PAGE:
Tornado deployment on the small official channel

German Defense Minister Jung distressed by deployment of Tornados during G8 summit

Defense Minister Jung can’t get rid of the debate about Tornado missions of the German Armed Forces. While the Federal Constitutional Court has strengthened the back of the Ministry with its decision that the Tornado mission in Afghanistan does not violate the interception, he now comes because of the use of unarmed Tornados of the Bundeswehr in distress. Der Spiegel speaks of a fall into the gray zone.

It is about the Tornados, which were used for the security checks of the G8 summit. and flew low over the camps of the globalization critics. Barely a month later, they occupied the defense committee of the German Bundestag. For the first time, cracks in the hitherto unified stance of the grand coalition on security measures for the G8 summit have become apparent.

Walter Kolbow, a member of the Bundestag for the Social Democratic Party (SPD), demanded a review of the exact command and reporting routes for the aircraft. So far, the opposition from the Green Party, the Left Party and the FDP had already been critical of the Tornado deployment and the information policy of the Federal Ministry of Defense.

The reasons for the SPD’s dismissal of the CDU defense minister lie in new findings about the extent of the deployment. In the meantime, the media have quoted from an internal report of the ministry, which is said to show that the Tornado missions were far more extensive than suspected. While the ministry had authorized two missions, according to the reports seven Tornado missions have taken place. According to the report, Minister Jung was not even informed about the additional missions. The Kavala police command, which was responsible for the security of the G8 summit, had requested and received an additional requirement in the shortest official channels. She had simply communicated by telephone with the Tornado squadron Immelmann, which was responsible for the surveillance.

Pawn victim Wichert?

Jung was thus able to refute the accusation that he had deliberately lied to parliamentarians when he spoke of two missions in response to inquiries. But now the minister will be confronted with the no less serious accusation that he does not have his house in order, if such an important decision is decided without his knowledge. As a pawn, the State Secretary in the Ministry of Defense, Peter Wichert, could perhaps lose his post. Even in the Union faction there is said to be displeasure that he knew about the expansion of tornado operations but did not inform his boss about it.

Tacit habit

This behavior seems particularly strange against the backdrop of the current debate on extending the powers of the German armed forces. Just a few days ago, Chancellor Merkel spoke out in favor of deploying the Bundeswehr in the interior, arguing that the separation between external and internal security is increasingly outdated (Merkel: Separation of internal and external security is no longer necessary) "from yesterday").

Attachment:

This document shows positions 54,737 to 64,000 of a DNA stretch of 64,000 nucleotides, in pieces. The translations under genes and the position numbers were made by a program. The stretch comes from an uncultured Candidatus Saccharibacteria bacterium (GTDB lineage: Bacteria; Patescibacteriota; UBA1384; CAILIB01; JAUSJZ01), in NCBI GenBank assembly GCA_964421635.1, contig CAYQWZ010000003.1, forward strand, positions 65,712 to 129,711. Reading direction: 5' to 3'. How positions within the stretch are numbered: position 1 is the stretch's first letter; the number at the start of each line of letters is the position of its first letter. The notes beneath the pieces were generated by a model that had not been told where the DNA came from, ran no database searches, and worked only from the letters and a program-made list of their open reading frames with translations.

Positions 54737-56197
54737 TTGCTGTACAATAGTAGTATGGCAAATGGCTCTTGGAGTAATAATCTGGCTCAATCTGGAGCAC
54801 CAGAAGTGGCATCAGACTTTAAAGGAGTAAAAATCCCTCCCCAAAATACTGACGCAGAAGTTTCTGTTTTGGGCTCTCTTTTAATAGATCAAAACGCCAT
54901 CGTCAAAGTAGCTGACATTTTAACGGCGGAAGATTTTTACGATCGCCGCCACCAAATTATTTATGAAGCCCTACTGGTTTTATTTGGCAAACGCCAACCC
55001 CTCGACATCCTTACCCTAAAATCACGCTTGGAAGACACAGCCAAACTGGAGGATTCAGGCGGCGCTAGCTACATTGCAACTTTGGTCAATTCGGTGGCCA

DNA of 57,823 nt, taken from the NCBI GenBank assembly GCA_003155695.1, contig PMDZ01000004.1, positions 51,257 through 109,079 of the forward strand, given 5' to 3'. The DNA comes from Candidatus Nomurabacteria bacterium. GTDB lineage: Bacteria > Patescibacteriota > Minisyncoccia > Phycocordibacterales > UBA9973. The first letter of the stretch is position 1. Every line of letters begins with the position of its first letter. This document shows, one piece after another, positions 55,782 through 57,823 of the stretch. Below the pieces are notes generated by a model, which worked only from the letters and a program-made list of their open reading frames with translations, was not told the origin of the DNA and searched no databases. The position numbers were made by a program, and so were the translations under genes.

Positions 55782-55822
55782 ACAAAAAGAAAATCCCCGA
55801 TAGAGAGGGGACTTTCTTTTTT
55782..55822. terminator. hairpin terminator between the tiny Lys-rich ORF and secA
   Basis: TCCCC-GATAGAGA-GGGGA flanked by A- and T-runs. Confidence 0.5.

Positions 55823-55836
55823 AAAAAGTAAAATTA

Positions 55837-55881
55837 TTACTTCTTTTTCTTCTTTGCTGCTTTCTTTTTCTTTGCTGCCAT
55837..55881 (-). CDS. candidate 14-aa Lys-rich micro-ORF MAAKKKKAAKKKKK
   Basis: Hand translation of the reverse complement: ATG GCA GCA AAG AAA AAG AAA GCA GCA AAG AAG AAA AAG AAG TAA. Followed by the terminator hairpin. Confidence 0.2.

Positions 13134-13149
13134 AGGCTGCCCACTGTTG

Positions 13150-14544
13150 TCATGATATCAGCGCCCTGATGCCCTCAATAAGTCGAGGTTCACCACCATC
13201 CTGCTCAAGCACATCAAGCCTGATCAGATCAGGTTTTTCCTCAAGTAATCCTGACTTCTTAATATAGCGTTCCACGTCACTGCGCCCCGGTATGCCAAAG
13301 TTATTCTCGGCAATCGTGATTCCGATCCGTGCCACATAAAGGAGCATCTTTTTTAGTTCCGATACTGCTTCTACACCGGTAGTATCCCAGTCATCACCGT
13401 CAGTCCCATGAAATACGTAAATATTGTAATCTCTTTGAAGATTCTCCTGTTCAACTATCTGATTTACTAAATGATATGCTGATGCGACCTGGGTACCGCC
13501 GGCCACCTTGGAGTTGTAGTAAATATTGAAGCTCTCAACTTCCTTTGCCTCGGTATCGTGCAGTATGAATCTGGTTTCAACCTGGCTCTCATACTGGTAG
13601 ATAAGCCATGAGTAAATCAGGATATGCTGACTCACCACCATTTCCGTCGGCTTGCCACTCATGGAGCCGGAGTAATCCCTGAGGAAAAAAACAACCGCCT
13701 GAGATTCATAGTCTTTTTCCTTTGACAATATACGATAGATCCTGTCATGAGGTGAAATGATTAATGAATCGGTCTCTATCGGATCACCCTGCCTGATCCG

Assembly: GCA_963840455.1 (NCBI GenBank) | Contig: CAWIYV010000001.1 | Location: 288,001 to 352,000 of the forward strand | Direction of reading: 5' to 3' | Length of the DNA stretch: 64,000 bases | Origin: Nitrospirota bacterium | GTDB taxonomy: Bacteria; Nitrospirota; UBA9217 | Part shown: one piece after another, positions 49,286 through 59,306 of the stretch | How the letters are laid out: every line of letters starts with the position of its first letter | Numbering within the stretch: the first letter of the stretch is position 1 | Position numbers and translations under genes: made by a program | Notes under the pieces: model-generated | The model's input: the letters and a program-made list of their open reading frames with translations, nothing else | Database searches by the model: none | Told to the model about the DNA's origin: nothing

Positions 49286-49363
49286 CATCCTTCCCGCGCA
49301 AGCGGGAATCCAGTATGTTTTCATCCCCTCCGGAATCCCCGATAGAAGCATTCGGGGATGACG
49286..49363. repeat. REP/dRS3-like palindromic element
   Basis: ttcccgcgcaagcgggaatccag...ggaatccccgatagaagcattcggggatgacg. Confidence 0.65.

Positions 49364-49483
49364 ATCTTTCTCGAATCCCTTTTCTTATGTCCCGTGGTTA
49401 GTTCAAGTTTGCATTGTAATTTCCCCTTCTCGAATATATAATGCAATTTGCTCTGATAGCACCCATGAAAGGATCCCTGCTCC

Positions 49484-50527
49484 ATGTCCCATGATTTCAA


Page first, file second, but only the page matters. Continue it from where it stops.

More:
Under the headline "The security situation in Germany is no reason for a simulation game with the Bundeswehr", SPD member of parliament Walter Kolbow immediately spoke out against it in a press release. Also Federal Minister of the Interior Wolfgang Schauble appeared in the past repeatedly as a supporter of a federal armed forces employment in the interior. This is why the opposition is now accusing CDU politicians of trying to create a creeping habit of Bundeswehr deployment with the deployment around Heiligendamm. The topic was also allowed to dominate the upcoming election campaign. Christian Strobele, a member of the Bundestag for the Green Party, announced that he would file a complaint against the deployment of Tornado aircraft, which ensured that it would not disappear into oblivion so quickly. Shortly after the G8 summit, Strobele was already looking for witness statements for the deployment of the Bundeswehr.

The Tornado operations had preoccupied not only parliamentarians but also legal and civil society organizations, which had invited to a five-hour hearing with eyewitnesses in Berlin last week under the question "What happened in Heiligendamm?". There, in addition to numerous police raids and the placement of arrestees in kafigs, the federal military deployment was also an ie.

However, only the Tornado mission now seems to be attracting more media attention and perhaps political repercussions. The other accusations against the police in connection with the operations in Rostock (subject to parliamentary repercussions), which are supported by witness statements, should actually be examined just as meticulously by politicians and the media.

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